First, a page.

Along with the diaries, tapes and pictures, there are the family videos. We had acquired over a hundred of these things, all taken with our big, clunky video camera that we paid big bucks for—over a thousand dollars in 1986! It was high technology at the time, but we figured it was worth it since the kids were young and we wanted to capture all those family memories. Now you can buy a small, lightweight high-definition video camera for under $100. Oh if only we’d had one of those when raising the boys! All the videos would be digital already and take up a lot less space. Instead, a few years ago my husband spent months transferring all those long video tapes to DVD. They still aren’t in digital format, but at least they fit neatly into a binder, rather than taking up tons of room in boxes or cabinets. Years ago I had meticulously composed an index to all our videotapes—fast-forwarding through hours and hours of birthday parties, opening Christmas presents, school plays, Scouting events, playtimes, silly skits, etc. That index is printed up in chronological order with brief descriptions of each event. And, as with the photos, we were all young and cute in the 80’s, and dumpy and awkward in the 90’s.
Also a few years ago I typed up all our Christmas newsletters into word documents (we have been sending them out since 1982) and digitized a scrapbook I had made of family vacations with pictures, itineraries, summaries and keepsakes of each journey. It begins with our first official long-distance trip in 1988 to visit relatives and view a few sites in Iowa, and continues on through our other excursions to places like Disney World, the Badlands, Mt. Rushmore, various day trips to the zoo and Chicago, and finally our last big family vacation to Colorado in 1997 where we could still force our older son to accompany us since he hadn’t yet graduated high school. By this time neither son wanted to go at all. While viewing this scrapbook, it is amusing and somewhat disconcerting to see the transformation in the boys from smiling kids happy to be with Mommy and Daddy, to surly teens glaring at the camera with a “I want to be anywhere but here” look. Oh I miss those days when they were young.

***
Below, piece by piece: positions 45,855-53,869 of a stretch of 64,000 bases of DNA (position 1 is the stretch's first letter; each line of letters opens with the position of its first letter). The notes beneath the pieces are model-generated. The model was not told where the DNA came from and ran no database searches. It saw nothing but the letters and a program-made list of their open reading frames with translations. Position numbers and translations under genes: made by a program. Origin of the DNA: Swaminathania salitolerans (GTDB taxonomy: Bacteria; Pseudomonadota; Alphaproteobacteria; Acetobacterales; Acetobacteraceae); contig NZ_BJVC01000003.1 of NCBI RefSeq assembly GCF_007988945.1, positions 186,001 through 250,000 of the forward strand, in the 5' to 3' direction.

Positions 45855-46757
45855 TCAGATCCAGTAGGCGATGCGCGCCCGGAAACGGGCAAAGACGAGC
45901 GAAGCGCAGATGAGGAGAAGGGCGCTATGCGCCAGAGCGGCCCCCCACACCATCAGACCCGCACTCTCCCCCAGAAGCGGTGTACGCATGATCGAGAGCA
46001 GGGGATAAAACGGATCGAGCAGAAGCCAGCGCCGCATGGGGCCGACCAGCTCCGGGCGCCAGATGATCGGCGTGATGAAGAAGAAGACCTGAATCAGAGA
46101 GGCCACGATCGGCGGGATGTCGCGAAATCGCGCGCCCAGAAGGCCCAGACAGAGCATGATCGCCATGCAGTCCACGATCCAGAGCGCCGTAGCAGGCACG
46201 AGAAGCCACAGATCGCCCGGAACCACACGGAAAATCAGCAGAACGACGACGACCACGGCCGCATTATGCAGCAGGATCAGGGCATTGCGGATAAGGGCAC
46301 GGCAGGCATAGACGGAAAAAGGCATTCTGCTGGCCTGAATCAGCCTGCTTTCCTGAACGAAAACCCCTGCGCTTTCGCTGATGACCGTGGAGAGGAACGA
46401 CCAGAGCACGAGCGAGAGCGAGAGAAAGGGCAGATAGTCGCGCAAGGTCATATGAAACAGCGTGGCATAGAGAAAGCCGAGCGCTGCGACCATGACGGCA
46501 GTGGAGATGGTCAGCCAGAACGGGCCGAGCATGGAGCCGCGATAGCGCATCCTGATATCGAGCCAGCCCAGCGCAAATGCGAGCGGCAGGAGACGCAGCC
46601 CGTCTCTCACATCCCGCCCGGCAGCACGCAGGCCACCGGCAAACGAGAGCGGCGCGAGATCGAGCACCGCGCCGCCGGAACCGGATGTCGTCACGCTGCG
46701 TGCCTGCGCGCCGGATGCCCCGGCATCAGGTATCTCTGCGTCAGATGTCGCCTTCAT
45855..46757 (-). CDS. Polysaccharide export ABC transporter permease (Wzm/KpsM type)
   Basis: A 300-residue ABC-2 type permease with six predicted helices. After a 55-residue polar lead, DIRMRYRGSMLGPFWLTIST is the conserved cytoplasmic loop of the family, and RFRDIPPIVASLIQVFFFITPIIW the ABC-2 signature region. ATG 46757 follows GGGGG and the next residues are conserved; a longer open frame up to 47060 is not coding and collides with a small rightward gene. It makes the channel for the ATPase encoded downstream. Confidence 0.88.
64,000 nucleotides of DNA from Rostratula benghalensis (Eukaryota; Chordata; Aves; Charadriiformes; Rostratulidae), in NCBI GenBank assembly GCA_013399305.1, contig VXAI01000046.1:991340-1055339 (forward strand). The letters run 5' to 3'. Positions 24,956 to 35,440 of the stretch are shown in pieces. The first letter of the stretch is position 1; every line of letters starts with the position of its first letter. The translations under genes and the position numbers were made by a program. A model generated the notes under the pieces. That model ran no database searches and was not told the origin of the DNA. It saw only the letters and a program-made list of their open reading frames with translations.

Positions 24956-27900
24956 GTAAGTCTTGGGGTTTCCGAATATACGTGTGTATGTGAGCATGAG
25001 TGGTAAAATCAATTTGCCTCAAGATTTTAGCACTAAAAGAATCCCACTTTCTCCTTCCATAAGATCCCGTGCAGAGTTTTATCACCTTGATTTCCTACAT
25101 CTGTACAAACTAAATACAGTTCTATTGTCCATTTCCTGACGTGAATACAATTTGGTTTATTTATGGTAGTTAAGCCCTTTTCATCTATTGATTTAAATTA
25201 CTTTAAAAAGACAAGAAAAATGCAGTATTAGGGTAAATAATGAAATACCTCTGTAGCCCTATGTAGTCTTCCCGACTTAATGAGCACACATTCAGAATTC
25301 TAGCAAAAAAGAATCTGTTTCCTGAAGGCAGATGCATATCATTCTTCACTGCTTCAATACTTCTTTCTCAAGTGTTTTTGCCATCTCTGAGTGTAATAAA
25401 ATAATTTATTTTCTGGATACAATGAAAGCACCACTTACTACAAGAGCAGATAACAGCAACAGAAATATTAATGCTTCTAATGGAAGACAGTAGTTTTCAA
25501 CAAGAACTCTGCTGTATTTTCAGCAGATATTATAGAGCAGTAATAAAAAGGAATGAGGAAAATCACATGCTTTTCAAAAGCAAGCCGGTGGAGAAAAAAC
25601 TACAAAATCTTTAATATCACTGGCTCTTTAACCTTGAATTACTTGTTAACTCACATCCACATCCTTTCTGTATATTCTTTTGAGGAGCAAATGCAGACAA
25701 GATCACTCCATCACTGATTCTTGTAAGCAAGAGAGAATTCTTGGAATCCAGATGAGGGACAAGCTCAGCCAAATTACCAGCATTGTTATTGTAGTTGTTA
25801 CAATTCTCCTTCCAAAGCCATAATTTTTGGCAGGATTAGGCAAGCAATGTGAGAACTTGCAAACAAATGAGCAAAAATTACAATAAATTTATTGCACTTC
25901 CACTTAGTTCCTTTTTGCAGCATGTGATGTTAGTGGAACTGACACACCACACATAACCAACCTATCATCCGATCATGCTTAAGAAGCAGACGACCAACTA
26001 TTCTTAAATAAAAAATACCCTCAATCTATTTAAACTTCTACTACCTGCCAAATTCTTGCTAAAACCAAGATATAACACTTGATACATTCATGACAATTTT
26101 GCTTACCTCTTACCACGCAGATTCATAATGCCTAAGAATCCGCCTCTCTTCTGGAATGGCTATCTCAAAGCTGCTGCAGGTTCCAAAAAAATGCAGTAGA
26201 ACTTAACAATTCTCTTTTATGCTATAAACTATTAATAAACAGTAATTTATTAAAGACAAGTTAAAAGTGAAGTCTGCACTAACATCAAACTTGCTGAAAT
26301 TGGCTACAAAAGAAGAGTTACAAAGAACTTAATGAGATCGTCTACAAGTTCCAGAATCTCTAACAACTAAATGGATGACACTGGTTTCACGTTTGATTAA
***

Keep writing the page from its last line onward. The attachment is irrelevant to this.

In addition, I had written several family history books in the early to mid 90’s, where I interviewed relatives—sometimes traveling long distances to do so—and composed their life stories and memories they had of various ancestors. All of this is now in digital form, pictures included. My son continues to expand on these works, using the Internet which I did not have during these early efforts to trace the family tree. Oh how much easier it would have been!
THE AGE OF TECHNOLOGY
Speaking of technological advances, while going through all of our memorabilia I was reminded of how far we have come, like when I found some photocopies of Polaroids of the kids. For you youngsters out there, Polaroids are like “instant pictures”, where you could push the button and out popped a photo. At first it was dark and didn’t show an image, but if you waited a few minutes, there was the picture! It was magical! You didn’t even have to take it to the drug store to be developed! (“Developing” is when you give your film—a sort of dark, transparent roll that comes out of cameras— to the nice man at the drug store, who takes it into a special room with some chemicals, turns it into pictures on photo paper, and then gives them back to you for a price.) I remember when the kids were young, there were times I wanted to send a Polaroid or two to some friends I corresponded with. But I still wanted a keepsake of the actual pictures. So I would give these Polaroids to my husband who then took them to work and made a photocopy and brought them back to me, and I’d mail out the original (in an envelope with a stamp) and keep the photocopy. Of course now one would be able to email all the pictures they wanted, or just post them right up on Facebook! But we could not even conceive of such an idea back then. And now I have lost touch with those people I sent the original photos to or they have long since thrown them away, so I’ll never even get them back and all I have is a blurry photocopy.